Businesses need to pay CEBA loans or lose free money — because the deadline isn’t changing

Some businesses in Canada who took out a CEBA loan may be hoping in vain for a last-minute reprieve and one more chance at free money from the federal government, but others involved say it’s time to move past trying to shift the deadlines for repayment.

The federal government has indicated the deadline to pay back up to $60,000 in loans issued as part of the Canada Emergency Business Account, or CEBA, program isn’t going to be postponed again after being extended to Jan. 18.

If the loans are paid back by that date, businesses could have up to $20,000 forgiven of the loan. Loans that are not paid back before the deadline will start to accrue interest.

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More than 885,000 small businesses and not-for-profits took out CEBA loans, totalling more than $48 billion.

Speaking to hundreds of people at a luncheon put on by the Chamber of Commerce of Metropolitan Montreal on Tuesday, Prime Minister Justin Trudeau said that the deadline for the loans had already been extended twice and it was time to move forward.

Prime Minister Justin Trudeau told members of the Chamber of Commerce of Metropolitan Montreal on Tuesday that the CEBA loan deadline would not be extended. (Christinne Muschi/The Canadian Press)

‘Unfair’ to forgive loans, says one CEBA recipient

It’s a message echoed by some CEBA loan recipients such as Thomas Watson.

His company, Guardsman Insurance Services, took out a CEBA loan and paid it back as of Dec. 31, 2023, said Watson, who is based in Ottawa. 

“It’s very frustrating to hear businesses looking for more, and it’s also relatively understandable, right?” he said, adding he is sympathetic to those who cannot pay back the loans at this time.

A man wearing glasses and a headset looks at the computer in a Zoom call.
Thomas Watson’s business paid off its CEBA loan before the deadline; he’s not in favour of extending additional subsidies to businesses that can’t do the same. (Anis Heydari/CBC)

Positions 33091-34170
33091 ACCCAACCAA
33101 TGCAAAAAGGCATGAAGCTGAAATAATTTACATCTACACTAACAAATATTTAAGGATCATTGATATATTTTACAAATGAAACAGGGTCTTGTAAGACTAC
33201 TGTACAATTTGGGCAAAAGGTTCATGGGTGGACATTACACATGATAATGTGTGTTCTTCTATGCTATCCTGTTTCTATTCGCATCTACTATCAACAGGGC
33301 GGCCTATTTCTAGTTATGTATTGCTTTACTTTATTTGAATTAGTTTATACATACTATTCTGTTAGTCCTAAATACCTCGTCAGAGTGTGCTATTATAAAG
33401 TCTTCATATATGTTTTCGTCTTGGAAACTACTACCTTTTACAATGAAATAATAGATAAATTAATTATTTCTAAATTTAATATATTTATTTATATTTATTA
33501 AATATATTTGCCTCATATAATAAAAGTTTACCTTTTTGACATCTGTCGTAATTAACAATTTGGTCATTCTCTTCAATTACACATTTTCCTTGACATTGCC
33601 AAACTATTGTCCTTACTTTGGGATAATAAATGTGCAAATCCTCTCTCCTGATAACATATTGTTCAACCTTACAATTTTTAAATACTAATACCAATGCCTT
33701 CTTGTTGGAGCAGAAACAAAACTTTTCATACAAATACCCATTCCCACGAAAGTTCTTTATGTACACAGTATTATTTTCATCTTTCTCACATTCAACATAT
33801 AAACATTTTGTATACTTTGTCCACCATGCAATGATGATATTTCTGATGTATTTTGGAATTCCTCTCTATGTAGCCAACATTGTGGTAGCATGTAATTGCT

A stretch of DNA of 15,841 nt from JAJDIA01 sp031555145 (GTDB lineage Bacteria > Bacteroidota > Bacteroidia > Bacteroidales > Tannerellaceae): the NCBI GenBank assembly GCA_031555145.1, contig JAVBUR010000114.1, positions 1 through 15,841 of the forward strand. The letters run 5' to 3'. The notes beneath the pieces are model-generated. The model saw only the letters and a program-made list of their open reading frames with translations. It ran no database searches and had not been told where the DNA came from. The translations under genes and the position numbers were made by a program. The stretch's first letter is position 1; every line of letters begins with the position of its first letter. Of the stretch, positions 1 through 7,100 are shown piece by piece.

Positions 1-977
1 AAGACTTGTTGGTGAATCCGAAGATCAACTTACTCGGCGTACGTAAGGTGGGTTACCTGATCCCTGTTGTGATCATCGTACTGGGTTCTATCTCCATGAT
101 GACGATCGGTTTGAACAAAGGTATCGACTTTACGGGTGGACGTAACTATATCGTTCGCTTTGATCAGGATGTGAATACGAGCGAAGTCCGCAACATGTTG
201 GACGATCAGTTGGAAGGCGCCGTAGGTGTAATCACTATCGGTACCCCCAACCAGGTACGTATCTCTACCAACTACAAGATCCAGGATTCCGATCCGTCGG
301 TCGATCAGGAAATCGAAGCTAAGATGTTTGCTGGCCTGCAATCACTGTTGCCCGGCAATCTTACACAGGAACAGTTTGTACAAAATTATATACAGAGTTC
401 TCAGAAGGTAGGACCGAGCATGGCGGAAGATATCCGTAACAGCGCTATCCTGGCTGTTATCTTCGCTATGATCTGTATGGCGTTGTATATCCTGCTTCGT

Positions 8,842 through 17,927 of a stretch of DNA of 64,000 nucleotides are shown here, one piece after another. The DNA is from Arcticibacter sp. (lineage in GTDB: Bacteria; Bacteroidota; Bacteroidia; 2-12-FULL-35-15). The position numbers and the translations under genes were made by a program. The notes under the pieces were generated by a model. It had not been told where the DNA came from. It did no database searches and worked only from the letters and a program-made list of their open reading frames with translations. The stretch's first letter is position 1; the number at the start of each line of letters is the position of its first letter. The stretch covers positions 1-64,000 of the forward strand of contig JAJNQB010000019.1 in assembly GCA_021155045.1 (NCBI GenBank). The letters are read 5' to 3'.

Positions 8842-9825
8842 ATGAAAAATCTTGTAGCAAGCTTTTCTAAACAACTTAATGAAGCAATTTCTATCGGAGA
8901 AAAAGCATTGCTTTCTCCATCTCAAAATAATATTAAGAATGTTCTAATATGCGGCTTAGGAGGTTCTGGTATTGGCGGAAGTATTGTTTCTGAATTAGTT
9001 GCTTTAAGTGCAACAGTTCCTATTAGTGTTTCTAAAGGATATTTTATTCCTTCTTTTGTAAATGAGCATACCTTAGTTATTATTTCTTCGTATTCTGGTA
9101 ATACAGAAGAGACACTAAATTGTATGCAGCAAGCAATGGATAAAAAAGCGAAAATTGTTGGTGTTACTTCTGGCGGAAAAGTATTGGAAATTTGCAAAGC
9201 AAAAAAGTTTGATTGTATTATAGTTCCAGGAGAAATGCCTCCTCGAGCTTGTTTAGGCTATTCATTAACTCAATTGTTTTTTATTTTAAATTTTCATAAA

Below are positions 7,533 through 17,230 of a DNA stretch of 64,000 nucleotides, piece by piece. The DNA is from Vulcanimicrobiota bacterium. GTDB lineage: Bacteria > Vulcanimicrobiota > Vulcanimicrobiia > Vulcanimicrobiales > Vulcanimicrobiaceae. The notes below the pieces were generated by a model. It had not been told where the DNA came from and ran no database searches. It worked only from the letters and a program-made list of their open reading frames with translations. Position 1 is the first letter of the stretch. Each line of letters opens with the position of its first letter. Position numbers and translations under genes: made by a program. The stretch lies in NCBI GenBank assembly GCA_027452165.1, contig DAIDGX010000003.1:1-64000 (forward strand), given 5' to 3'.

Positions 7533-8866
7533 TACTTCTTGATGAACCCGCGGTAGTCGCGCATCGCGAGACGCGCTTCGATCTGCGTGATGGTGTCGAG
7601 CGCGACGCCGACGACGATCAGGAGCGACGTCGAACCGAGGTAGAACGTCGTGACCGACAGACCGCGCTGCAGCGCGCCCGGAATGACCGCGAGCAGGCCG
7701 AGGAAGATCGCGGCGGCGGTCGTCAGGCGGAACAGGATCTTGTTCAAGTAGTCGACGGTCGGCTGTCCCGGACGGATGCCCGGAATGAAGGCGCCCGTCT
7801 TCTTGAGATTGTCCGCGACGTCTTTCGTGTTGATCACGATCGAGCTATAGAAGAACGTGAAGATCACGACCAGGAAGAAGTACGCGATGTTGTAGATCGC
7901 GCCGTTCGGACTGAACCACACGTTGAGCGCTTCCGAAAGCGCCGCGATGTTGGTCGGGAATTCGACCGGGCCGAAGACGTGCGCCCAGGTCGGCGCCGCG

While many businesses have been lobbying for yet another extension to the loan, others have been pushing for the loans to be forgiven entirely.

That doesn’t sit well with Watson.

“It would be unfair to forgive unpaid balances because in effect, you’d be penalizing the businesses that did what they needed to do to get those loans paid back,” said Watson. At the same time, he acknowledged his insurance business faces different cost pressures than other small enterprises such as restaurants. 

The independent parliamentary budget officer has said that delaying repayment of the government-backed CEBA loans would cost the federal government $907 million.

Federal officials told CBC News that the CEBA program was entirely funded by the federal government, and that the role of financial institutions was only to administer the loans. Institutions were paid a fee of 0.4 per cent of the outstanding balance of loans. 

Because the loans would start accumulating interest after Jan. 18, even delaying the deadline would cost money due to lost interest payments, and the possibility that some of the loans would become uncollectible if businesses don’t survive.

“How’s someone going to feel if their tax dollars just gave $40,000 or $60,000 of free money to a business that may or may not have the ability to pay it back?” said Watson.

It’s not pay up or go under, says fintech company

There are multiple options to allow a business to extend their eligibility for the CEBA loan forgiveness subsidy, according to both federal documentation and a financial institution working to extend loans and refinancing.

Companies that are unable to pay their entire loan off by the deadline can continue onward, without receiving the free money as part of the loan forgiveness, and have a five per cent interest rate per annum starting Jan. 19, 2024.

Businesses can also refinance the loan with banks or other financial institutions, and will still receive the loan forgiveness. This would require the business to be deemed loan-worthy by one of those institutions, such as a bank, credit union or financial technology company.